Comprehending Architecture. Dennis Raymond P. Maturan CHSM 2010. Etymology of Architecture. Architecture (Latin architectura , from the Greek– arkhitekton, from "chief" and "builder, carpenter") can mean: The art and science of designing and erecting buildings and other physical structures.
Dennis Raymond P. Maturan
1. Interior Design – creation or design of the interior of a house to suit the personality, needs and lifestyle of the people living in it.
2. Landscape Architecture – design and development of landscape and garden to capture the needs of the environment
3. Urban/City Planning – bridge between the profession of urban planning and architecture and its primary concern which is the physical form of the city and may manifest itself in the cultural context of urban design.
4. Walls – Insulation and heating control
5. Color – practical and expressive qualities for reflection and absorption of light
6. Materials and Techniques – materials used and intended use for them
Architects: specialists in designing structures
1. Post-and –Lintel – makes use of posts or two vertical supports spanned by a lintel or horizontal beam.
A beam is placed horizontally across upright posts and considered the oldest of the construction system.
2. Ancient Greek “Orders” (styles): composed of a shaft, capital, and base.
3. Entablature: the top of an order; includes the architrave, frieze, and cornice.
4. The Arch –consists of separate pieces of wedges or shaped blocks arranged in semi-circles. The keystone is the last set stone at top center which locks the pieces together.
5. The Vault - is an architectural term for an arched form used to provide a space with a ceiling or roof.
6. The Dome – a roof that is hemispherical in form and resembles a half ping pong ball and built in a framework formed by a series of arches rising from consecutive points in the base.
A series of columns is called a colonnade.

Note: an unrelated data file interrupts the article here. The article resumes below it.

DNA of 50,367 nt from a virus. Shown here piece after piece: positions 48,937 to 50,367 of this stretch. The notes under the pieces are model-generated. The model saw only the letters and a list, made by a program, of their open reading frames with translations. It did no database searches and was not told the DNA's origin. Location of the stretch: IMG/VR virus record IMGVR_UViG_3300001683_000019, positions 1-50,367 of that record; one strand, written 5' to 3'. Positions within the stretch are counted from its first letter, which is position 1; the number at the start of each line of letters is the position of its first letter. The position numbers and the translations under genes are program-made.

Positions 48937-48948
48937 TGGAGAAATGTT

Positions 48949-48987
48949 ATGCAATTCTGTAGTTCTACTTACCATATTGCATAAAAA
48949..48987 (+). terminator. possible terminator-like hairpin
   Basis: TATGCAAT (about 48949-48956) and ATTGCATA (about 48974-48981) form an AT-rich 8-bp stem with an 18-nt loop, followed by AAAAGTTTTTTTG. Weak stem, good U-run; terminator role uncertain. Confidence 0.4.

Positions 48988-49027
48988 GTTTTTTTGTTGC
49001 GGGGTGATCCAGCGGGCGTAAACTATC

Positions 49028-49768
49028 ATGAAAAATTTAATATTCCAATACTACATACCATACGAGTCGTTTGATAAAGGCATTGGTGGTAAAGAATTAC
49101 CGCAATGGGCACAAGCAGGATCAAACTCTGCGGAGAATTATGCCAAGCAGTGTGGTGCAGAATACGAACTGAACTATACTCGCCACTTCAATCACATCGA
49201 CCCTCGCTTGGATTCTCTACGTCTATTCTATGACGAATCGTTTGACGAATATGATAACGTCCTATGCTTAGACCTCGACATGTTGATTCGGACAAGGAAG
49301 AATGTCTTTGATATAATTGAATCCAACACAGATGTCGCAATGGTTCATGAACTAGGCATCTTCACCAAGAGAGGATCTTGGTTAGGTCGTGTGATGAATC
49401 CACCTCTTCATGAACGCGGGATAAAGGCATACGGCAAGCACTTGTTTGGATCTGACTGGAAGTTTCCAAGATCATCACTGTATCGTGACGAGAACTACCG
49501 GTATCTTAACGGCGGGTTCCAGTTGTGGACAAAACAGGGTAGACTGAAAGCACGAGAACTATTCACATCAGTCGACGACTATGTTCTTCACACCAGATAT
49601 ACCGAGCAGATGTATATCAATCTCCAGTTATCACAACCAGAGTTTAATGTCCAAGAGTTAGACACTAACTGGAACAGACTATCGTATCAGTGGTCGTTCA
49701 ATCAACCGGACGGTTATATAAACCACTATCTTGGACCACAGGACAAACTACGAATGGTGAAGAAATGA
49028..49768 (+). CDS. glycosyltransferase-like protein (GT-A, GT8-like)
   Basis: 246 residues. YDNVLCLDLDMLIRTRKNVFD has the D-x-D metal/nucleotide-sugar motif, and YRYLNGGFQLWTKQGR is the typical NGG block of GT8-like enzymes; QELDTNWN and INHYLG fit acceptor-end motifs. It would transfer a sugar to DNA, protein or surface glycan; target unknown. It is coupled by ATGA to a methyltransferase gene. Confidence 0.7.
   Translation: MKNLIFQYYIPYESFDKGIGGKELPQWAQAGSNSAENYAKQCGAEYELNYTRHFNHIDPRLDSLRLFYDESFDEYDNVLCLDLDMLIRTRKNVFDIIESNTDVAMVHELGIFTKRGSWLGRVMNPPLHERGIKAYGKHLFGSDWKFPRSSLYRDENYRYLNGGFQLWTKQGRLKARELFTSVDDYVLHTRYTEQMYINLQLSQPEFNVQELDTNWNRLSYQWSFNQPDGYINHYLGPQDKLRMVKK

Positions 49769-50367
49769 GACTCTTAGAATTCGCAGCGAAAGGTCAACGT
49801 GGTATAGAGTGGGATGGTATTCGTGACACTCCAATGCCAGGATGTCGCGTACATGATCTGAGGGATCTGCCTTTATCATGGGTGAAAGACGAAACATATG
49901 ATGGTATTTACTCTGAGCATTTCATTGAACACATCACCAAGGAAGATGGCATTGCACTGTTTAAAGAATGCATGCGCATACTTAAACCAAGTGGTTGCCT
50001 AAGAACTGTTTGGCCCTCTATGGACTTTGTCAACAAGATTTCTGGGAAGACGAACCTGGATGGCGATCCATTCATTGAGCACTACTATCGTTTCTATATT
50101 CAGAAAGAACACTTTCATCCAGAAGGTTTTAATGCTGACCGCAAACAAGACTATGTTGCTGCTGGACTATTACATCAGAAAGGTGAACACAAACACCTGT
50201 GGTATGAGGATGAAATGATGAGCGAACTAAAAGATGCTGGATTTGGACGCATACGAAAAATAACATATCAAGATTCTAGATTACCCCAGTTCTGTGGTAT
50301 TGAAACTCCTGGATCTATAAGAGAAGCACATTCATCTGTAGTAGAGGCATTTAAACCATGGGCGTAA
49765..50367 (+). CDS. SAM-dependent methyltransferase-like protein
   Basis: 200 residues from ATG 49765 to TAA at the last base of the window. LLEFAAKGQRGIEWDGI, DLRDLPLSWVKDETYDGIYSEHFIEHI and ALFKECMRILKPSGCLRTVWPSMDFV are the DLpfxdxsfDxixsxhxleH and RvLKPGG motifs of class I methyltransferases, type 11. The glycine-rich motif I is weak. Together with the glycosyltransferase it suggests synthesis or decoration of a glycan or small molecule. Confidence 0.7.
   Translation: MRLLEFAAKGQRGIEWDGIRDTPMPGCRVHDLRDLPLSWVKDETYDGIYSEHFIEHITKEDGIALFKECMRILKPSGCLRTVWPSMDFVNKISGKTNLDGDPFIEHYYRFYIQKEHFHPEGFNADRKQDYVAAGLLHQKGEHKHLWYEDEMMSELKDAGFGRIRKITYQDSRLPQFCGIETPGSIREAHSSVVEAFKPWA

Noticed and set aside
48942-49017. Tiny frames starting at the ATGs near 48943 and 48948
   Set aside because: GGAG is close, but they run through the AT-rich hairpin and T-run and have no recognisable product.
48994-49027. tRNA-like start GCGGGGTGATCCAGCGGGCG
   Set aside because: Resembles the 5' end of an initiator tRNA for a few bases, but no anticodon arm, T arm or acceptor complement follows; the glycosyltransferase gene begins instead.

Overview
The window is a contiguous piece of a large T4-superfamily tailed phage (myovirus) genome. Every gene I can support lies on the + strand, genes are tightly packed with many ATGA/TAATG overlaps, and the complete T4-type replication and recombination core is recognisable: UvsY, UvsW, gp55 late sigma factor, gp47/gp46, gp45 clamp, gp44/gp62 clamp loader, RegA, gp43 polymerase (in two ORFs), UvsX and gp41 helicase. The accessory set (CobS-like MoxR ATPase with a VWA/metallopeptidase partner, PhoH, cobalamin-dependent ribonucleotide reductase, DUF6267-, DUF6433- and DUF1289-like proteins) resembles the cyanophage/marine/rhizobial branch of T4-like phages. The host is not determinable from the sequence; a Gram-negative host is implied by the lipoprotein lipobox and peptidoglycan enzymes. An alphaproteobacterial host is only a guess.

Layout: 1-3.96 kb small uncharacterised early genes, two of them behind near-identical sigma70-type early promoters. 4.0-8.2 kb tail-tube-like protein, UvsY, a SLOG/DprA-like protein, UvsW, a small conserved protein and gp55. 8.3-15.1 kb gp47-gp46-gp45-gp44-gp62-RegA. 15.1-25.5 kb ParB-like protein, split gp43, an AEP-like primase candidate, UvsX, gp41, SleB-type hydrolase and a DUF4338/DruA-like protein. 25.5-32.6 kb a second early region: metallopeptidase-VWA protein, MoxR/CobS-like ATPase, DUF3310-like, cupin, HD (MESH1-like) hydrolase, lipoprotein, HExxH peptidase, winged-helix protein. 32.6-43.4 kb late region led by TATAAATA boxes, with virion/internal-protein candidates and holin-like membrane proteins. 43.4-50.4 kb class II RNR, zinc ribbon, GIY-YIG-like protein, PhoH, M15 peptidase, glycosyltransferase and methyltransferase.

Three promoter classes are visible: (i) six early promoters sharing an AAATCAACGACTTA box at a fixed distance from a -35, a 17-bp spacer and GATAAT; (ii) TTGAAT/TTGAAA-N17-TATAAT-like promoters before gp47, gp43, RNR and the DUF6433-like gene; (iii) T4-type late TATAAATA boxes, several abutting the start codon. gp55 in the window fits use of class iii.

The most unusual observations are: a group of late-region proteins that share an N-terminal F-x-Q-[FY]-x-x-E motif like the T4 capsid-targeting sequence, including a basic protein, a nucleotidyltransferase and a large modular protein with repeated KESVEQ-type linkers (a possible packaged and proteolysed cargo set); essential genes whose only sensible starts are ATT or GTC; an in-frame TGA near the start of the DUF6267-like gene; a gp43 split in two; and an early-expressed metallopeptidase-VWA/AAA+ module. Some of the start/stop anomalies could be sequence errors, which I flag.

A series of arches is called an arcade.
7. Flying Buttress: external arch that counter-balanced the outward thrust of the high, vaulted ceilings.
8. Truss system - was used during the Industrial Revolution, many new materials were developed: glass-- Crystal Palace (1851)
9. Cantilever –used to support walls and floors that are ideally made of steel and Ferro-concrete; a beam or slab extended horizontally beyond its supporting part from strong support.
10. Skeleton Construction – requires the use of a strong foundation which will fit to the great height of the floor, roof and partitions which are usually made of concrete and steel
The Romans were great engineers. They developed concrete as a building material, which was used in building aqueducts, baths, and other public works projects.
Antonio Gaudi: Spanish architect– no flat surface or straight lines (organic)
Antonio Gaudi’s most famous building: “La Sagrada Familia”
The 1st skyscraper was made in St. Louis, MO by Louis Sullivan who coined the expression “form follows function”.
Frank Lloyd Wright: American architect; carefully considered the environment where the building was to be constructed.
Steel and concrete are the favored materials for commercial type construction.
Wood and brick are the favored materials for residential construction.